Hanover

5 Jul 2021

A new UK Government Life Sciences strategy is due to be launched soon – possibly this week.

Since the appointment of new Health Secretary Sajid Javid, much has been made of his overflowing in-tray of a pandemic, NHS waiting list and social care issues, but where does life sciences fit into this? Importantly, England will soon have a new NHS CEO too – Javid is not the only new leader that matters to the industry.

The new Life Science Vision will set out the Government’s plan to make the UK a life sciences superpower and will prioritise efforts in several key areas of health and scientific development including genomics. It is expected to include a clear role for the NHS in achieving this ambition – for greater involvement in research and for an NHS which enthusiastically and fully uses new treatments and technologies. The Government has privately expressed frustration that the NHS is not pro-innovation enough and wants a change in mindset and behaviour right through to the NHS grassroots.

The Vision is an important and positive step, restating the sector as a key priority for this Government. It is also positive that some parts of Government recognise the connected nature of the UK life science ecosystem – in which the Government wants to attract industry investment in research and manufacturing to the UK and, to maximise this, is also seeking to address some of the NHS actions on access and use of treatments which are a drag anchor on investor sentiment and restrict the ability to run late-stage research trials.

Nevertheless, for industry, a pro-innovation NHS is not just about the fuller usage of new therapies and technologies after NICE approval. It is also about NICE expanding its recommendations for NHS medicines to cover the same numbers of patients as gain access in many other European countries, and about the NHS and NHS England not adding extra and unnecessary price negotiations for NICE approved medicines. Under the current cost-capping medicines deal between the Government and industry, reducing the cost of a medicine or limiting the number of eligible patients does not save the taxpayer a penny; it just reduces the amount the industry pays into the scheme. Improvements have been made in the past but DHSC and NHS England have been reluctant to act on these points recently.

The question is whether and how the innovation and research ambitions for the NHS will be realised.

The Life Science Vision is a cross-Government initiative inspired by the Prime Minister. But for the Government to achieve its ambitions there must be genuine buy-in and commitment from the DHSC. If it is not owned by DHSC and, through it, by NHS England then the pro-innovation element will flounder. The Vision is currently led by BEIS but is expected to announce that the new NHS CEO will be given objectives on innovation and research.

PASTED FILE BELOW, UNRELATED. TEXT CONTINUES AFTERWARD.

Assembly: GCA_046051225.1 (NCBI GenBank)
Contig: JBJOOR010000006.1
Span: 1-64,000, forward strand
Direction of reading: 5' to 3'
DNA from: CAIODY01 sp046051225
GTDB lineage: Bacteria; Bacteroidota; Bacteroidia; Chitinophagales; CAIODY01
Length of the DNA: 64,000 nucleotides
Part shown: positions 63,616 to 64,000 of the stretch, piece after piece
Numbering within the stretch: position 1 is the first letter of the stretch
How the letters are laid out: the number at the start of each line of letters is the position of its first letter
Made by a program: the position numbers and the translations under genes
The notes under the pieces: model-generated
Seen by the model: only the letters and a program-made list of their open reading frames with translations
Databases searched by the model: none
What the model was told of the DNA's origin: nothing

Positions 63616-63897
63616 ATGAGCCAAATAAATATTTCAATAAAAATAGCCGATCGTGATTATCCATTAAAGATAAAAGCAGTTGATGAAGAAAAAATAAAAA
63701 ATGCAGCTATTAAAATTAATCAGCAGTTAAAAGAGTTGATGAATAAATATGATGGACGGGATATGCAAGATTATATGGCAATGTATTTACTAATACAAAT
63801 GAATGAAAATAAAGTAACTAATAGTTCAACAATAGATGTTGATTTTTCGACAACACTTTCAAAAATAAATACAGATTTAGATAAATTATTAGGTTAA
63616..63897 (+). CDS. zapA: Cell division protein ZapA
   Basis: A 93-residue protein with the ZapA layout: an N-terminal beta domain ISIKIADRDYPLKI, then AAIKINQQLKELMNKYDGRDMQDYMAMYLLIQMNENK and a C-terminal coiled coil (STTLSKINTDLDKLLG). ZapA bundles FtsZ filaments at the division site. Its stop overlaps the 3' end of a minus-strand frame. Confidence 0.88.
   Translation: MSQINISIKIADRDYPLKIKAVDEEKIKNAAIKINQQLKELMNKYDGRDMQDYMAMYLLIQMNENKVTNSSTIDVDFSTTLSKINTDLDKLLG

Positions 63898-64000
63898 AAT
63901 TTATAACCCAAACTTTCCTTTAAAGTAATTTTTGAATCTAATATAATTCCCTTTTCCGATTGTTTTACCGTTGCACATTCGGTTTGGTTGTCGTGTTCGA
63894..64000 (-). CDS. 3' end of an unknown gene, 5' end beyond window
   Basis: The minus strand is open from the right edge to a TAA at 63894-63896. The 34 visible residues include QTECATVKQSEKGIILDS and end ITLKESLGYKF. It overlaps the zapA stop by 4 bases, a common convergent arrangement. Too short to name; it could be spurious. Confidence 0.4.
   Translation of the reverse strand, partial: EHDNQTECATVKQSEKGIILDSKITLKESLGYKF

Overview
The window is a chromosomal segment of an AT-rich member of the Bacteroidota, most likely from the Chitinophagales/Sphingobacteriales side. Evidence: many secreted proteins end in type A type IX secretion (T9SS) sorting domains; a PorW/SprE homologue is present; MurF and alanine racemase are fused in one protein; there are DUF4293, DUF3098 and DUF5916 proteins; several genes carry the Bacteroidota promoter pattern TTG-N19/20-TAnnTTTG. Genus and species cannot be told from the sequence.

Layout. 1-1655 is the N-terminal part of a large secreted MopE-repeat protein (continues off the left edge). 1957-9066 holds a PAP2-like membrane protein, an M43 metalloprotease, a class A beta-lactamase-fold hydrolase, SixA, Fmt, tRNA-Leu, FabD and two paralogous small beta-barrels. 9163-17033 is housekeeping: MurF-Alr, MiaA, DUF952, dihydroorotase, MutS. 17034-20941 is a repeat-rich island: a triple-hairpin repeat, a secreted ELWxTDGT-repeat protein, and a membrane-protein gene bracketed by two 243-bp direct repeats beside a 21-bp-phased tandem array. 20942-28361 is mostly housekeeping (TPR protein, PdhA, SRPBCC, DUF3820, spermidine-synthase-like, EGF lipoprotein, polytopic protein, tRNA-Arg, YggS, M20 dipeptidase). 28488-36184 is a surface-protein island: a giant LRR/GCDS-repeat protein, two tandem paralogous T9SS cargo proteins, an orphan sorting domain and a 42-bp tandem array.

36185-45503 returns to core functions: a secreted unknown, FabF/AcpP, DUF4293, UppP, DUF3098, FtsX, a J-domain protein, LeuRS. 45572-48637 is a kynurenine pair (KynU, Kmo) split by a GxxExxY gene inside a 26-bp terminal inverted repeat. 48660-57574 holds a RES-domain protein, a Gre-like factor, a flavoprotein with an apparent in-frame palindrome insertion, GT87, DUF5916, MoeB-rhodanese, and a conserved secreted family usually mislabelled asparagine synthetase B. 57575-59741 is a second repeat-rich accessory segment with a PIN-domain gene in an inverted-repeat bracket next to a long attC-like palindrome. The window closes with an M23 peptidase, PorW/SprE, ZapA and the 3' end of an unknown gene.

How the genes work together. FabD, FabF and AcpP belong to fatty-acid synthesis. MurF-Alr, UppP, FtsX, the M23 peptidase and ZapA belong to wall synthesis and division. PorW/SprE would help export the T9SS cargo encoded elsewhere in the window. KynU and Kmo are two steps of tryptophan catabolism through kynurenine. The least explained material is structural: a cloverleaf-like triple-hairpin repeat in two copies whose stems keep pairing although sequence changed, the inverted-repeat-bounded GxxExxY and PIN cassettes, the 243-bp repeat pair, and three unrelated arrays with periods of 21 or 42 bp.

The Life Science Vision is a great opportunity to realise the potential of industry’s contribution to science and the economic recovery, to restoring the NHS, and to improving health outcomes for patients.

The new Health Secretary’s time in Treasury and at BEIS means he brings some positive perspectives on the scientific and economic contribution of life sciences. But a key question is whether Javid sees life sciences as a real priority in his new role and is prepared to use powers that DHSC plans to take in the new Health Bill to implement change. To date, NHS England has seen the NHS Mandate as a soft tool with limited accountability. And with NHS leaders focused on the pandemic and NHS recovery, clear ‘must do’ targets, rather than softer ‘nice to do’ aspirations will be needed if the innovation and research agenda is not to be left unimplemented.

The Government’s choice of new NHS CEO is also important, and their relationship with the industry.

Current NHS England and Improvement COO Amanda Pritchard has been the front runner for a year or more and looks most likely to take the position. A former NHS Trust CEO who is liked and respected within NHS England and the wider service, she is a continuity candidate for the NHS. Continuity means there are also some concerns among industry that she would continue the tough commercial behaviours of NHSE under Sir Simon Stevens.

If the Sunday papers and Westminster gossipers are to be believed, there may also be a change of DHSC life sciences minister in the upcoming reshuffle.

It seems likely that the Government will continue with its position of wanting the UK to be a life science superpower in research, manufacturing, and the use of therapies, but – crucially – also wanting to squeeze hard to get the lowest prices.

The Life Science Vision is a great opportunity to realise the potential of industry’s contribution to science and the economic recovery, to restoring the NHS, and to improving health outcomes for patients. With new leaders in Government and the NHS, the industry needs to work with Government to ensure the Vision is fully implemented, and to ensure these new leaders and others recognise that negative NHS practices undermine their Vision and ambitions by weakening the attractiveness of the UK as a place to invest.